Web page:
Forgotten African-American Novel Back in Print

The book came out 70 years ago as the world was sliding into war and, amid the spreading bloodshed and chaos, "Drums at Dusk," an impassioned work by African American writer Arna Bontemps, was soon forgotten.

Bontemps was a noted novelist, poet and academic who immersed himself in the Harlem Renaissance and collaborated on several projects with Langston Hughes. "Drums at Dusk" was unusual because it focused on a slave revolt outside the United States - the Haitian uprising of 1791 - and because it was one of the few novels by an African American writer to feature a white hero. Bontemps's most successful novel, "Black Thunder," a tale of a slave insurrection in Virginia published three years before "Drums at Dusk," was more accessible to readers and academics.

So "Drums at Dusk" languished out-of-print until now. The 1939 novel has been republished by Louisiana State University Press under the guidance of Michael P. Bibler of the University of Manchester in Great Britain and Jessica Adams, author of "Wounds of Returning: Race, Memory, and Property on the Postslavery Plantation."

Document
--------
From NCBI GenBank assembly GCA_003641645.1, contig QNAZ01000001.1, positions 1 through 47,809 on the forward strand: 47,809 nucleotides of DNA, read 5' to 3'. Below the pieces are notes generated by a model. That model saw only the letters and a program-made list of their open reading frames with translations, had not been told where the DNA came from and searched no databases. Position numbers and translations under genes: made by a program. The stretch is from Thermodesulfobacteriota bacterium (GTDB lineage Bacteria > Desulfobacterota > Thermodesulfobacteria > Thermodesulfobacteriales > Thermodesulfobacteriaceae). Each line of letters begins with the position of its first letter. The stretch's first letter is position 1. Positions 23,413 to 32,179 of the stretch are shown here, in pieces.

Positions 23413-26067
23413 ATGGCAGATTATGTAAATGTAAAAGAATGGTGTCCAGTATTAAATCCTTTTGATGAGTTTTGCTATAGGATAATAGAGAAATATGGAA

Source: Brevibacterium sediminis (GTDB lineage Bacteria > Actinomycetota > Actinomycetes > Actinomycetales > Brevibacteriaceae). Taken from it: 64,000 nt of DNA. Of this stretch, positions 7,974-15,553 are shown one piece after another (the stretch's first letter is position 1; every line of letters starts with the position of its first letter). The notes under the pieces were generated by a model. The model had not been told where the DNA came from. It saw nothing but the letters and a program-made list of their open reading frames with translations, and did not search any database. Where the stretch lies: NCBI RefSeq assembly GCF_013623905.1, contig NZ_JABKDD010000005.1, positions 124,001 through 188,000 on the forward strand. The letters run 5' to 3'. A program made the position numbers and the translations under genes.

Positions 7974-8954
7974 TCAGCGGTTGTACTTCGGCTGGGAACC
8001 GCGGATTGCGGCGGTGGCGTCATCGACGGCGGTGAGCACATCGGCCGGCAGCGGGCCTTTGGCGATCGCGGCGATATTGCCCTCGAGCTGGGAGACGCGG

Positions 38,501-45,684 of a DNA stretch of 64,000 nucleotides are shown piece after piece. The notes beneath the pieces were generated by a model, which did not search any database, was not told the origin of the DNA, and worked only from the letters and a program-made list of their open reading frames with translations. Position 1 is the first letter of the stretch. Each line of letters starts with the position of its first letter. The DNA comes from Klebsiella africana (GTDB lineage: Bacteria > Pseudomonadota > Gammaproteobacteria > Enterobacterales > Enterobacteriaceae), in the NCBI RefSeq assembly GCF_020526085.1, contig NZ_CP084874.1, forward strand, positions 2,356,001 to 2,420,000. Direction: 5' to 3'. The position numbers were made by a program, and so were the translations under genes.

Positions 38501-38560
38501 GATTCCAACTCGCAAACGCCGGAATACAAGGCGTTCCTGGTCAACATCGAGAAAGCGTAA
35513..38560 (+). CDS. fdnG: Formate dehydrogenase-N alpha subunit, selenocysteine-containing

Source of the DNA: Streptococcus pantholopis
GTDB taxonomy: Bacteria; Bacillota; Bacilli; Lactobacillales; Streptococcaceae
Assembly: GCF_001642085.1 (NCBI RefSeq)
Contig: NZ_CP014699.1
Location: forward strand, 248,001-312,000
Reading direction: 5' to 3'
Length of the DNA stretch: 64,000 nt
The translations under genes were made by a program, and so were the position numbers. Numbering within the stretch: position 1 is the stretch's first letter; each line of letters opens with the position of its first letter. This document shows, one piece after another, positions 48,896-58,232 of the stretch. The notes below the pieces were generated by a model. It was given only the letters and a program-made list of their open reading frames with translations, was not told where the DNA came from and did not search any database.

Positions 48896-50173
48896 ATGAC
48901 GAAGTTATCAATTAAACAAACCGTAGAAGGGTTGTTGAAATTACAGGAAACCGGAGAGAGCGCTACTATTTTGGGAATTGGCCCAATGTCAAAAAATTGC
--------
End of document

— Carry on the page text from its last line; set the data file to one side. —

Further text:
"There has been a tendency to pay less attention to African American works set outside the United States, and to African American works that focus on white protagonists," Bibler wrote in an email. "And so, with less scholarly interest, there has been less pressure to reprint the novel. But, as more scholars begin to pay more attention to questions of transnationalism and multiracialism, the time is right to bring this unique novel back into wider circulation."

Bontemps, who died in 1973 at age 71, was born in Alexandria, La., where his birth home has been preserved as a museum to his legacy. Now there's one more chapter to his story.

By Steven E. Levingston |  August 3, 2009; 5:30 AM ET
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